Where do YOU keep your Brains?  What’s your system?  Fill me in, and I promise I’ll keep your info on file.  When the Zombie Apocalypse comes, you’ll be on the list for my compound.  
Cuz I’m Never Gonna Let You Go, Never Gonna Let You Down.....


Follow the link to the Joy of China Post and Chime in at the Comments Section-- You could win Bragging Rights and a Shorty Trio of Baking Spices OR a 1/2gram jar of high-grade Saffron (aquired myownself, from Penzey's Spices in Menlo Park, California)!

-Entree Period Runs from Monday 09 May 2011 to Monday 23 May 2011. Judging period follows, with winner to be announced on Friday 03 June 2011.
-Entrees must be posted in the Comments section and include your name, email address, and full recipe.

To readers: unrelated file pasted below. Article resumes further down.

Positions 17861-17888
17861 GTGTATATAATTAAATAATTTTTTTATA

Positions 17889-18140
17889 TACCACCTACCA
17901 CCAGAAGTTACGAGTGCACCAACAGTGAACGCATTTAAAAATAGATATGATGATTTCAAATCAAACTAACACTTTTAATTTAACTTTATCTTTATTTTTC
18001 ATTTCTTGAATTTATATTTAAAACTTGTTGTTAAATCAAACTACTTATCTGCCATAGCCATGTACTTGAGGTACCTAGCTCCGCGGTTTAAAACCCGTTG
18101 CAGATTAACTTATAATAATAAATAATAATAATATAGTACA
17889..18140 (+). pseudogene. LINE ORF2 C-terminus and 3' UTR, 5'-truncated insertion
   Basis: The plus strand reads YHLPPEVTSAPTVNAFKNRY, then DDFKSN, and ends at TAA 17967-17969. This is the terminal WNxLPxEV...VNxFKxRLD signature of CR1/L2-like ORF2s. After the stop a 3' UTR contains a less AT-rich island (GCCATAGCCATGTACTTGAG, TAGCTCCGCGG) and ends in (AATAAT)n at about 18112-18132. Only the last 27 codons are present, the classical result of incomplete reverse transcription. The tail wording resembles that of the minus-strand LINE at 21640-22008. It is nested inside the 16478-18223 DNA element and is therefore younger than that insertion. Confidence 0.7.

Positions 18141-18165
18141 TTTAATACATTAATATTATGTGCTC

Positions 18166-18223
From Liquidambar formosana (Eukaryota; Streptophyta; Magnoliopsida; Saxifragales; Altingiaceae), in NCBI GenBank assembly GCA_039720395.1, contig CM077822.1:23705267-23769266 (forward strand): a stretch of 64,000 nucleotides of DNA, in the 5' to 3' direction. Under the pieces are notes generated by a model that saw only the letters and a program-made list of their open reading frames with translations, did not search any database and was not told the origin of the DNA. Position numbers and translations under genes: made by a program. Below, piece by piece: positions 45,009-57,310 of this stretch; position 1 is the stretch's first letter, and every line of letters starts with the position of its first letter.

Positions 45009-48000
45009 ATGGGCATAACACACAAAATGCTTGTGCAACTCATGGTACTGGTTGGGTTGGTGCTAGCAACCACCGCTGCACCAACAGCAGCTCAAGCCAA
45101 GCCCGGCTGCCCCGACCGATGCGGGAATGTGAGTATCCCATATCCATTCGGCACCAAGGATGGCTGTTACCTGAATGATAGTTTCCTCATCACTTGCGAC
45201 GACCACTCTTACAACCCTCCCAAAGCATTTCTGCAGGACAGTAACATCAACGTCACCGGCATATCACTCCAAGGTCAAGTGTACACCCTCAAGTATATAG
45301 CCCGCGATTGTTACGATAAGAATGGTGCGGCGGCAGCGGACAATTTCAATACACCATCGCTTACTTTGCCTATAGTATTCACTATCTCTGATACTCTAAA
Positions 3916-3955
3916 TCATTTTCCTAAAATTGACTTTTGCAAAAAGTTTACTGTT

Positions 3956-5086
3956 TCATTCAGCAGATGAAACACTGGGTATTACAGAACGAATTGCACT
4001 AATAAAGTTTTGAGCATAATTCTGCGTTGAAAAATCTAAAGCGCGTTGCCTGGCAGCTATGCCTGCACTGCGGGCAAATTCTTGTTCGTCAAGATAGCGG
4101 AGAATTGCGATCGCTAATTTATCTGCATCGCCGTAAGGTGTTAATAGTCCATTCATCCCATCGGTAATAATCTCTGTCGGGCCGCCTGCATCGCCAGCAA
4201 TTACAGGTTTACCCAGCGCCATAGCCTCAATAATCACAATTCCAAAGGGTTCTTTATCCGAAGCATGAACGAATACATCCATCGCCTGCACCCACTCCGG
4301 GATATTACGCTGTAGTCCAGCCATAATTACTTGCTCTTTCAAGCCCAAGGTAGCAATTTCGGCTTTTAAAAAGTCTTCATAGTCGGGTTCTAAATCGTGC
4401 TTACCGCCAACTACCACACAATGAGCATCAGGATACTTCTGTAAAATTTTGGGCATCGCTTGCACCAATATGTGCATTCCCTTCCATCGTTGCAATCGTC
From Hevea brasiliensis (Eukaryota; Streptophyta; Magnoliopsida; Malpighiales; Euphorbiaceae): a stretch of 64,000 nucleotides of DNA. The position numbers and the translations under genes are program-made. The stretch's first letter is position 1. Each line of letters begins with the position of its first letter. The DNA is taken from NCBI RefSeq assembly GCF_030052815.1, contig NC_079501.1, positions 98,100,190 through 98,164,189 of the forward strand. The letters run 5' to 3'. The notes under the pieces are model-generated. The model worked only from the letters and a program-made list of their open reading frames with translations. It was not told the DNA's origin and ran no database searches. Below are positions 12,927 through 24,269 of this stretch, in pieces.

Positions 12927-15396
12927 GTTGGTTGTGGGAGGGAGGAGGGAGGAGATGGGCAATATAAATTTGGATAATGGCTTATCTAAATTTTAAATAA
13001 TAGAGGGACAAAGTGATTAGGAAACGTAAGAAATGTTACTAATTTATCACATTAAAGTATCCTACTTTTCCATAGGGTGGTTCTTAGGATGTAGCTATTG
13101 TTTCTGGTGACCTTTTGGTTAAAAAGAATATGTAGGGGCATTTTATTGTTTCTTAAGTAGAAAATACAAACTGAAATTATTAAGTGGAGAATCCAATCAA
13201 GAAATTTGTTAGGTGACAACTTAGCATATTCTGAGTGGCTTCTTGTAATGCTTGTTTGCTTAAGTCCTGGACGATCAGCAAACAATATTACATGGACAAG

-ONE winner will be chosen by me.
-The winning recipe will be posted with photos and the Winner presented here as an Official Kitchen Jedi!
-Now Get Cooking!
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Monday, May 16, 2011

You Could Be a Winner!

Certain times of the year tend to bunch up in our family.  May means my older sister’s anniversary, Mother’s day and my parent’s anniversary all land on the same weekend.  We took my mom to Alexander’s Steakhouse here in Cupertino.  Alexander’s has a Micheline Star.  I have trained for Olympic level dining: full course evenings of starters-to-cheese with all the amuses-bouches and palette cleansers and matching wines.  I don’t call myself a Foodie, an Expert of any sort.  
I am a Gourmand: “noun: glutton, overeater, big eater, gobbler, gorger; informal pig, greedy pig, guzzler.”